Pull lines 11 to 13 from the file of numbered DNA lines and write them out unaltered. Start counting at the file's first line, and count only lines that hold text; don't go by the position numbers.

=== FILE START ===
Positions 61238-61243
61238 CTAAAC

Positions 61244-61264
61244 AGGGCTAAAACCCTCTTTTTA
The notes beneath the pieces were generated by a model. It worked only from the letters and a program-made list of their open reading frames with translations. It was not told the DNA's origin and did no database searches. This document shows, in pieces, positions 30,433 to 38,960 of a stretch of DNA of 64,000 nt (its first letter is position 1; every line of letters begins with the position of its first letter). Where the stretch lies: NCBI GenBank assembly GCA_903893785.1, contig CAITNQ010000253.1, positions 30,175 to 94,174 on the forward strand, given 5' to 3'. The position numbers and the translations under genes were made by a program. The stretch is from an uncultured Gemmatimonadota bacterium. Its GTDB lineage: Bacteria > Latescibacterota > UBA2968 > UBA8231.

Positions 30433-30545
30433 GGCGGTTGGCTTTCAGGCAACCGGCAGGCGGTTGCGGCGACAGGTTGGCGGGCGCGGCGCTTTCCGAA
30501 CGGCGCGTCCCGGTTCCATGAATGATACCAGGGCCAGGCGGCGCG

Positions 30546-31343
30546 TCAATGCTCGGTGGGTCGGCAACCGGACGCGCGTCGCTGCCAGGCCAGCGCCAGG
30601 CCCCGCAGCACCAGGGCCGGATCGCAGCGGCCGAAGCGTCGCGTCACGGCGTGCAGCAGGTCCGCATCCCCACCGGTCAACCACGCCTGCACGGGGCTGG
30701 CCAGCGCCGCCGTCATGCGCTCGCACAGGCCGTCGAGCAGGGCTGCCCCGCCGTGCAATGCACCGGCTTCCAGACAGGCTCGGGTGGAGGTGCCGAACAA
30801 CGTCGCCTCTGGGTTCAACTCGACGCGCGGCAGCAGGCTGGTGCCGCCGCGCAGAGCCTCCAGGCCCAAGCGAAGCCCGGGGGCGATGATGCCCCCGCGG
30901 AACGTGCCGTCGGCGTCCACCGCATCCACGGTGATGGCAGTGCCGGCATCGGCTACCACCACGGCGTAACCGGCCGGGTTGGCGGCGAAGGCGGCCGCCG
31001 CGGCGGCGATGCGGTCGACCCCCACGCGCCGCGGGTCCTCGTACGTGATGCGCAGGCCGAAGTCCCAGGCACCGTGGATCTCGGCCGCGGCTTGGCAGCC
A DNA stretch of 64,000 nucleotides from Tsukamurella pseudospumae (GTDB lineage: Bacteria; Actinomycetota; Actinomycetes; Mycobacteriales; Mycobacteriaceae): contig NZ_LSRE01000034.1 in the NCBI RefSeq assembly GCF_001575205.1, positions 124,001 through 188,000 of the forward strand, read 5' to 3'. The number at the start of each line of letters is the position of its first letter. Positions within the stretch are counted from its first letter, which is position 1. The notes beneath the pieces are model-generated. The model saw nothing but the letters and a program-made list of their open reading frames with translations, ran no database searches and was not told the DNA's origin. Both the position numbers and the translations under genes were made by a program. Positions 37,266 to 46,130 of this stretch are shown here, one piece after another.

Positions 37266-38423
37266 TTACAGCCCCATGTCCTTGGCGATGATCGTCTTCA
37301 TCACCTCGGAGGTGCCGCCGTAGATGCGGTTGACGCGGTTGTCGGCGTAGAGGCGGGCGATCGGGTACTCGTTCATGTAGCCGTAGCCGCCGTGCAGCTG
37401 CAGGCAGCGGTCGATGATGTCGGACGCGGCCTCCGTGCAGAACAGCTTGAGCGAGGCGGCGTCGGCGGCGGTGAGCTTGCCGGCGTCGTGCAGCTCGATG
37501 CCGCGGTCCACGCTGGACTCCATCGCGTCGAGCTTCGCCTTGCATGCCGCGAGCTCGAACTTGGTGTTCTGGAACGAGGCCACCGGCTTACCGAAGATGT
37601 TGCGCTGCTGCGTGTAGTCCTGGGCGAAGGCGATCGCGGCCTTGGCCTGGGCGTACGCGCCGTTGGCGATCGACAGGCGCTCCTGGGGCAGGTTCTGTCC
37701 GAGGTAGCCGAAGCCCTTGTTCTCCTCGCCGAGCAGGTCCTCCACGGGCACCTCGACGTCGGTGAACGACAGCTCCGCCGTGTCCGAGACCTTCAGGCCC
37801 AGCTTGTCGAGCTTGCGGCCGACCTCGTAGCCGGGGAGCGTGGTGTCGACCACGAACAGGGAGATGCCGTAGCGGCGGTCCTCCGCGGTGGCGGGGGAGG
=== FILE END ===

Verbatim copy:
30601 CCCCGCAGCACCAGGGCCGGATCGCAGCGGCCGAAGCGTCGCGTCACGGCGTGCAGCAGGTCCGCATCCCCACCGGTCAACCACGCCTGCACGGGGCTGG
30701 CCAGCGCCGCCGTCATGCGCTCGCACAGGCCGTCGAGCAGGGCTGCCCCGCCGTGCAATGCACCGGCTTCCAGACAGGCTCGGGTGGAGGTGCCGAACAA
30801 CGTCGCCTCTGGGTTCAACTCGACGCGCGGCAGCAGGCTGGTGCCGCCGCGCAGAGCCTCCAGGCCCAAGCGAAGCCCGGGGGCGATGATGCCCCCGCGG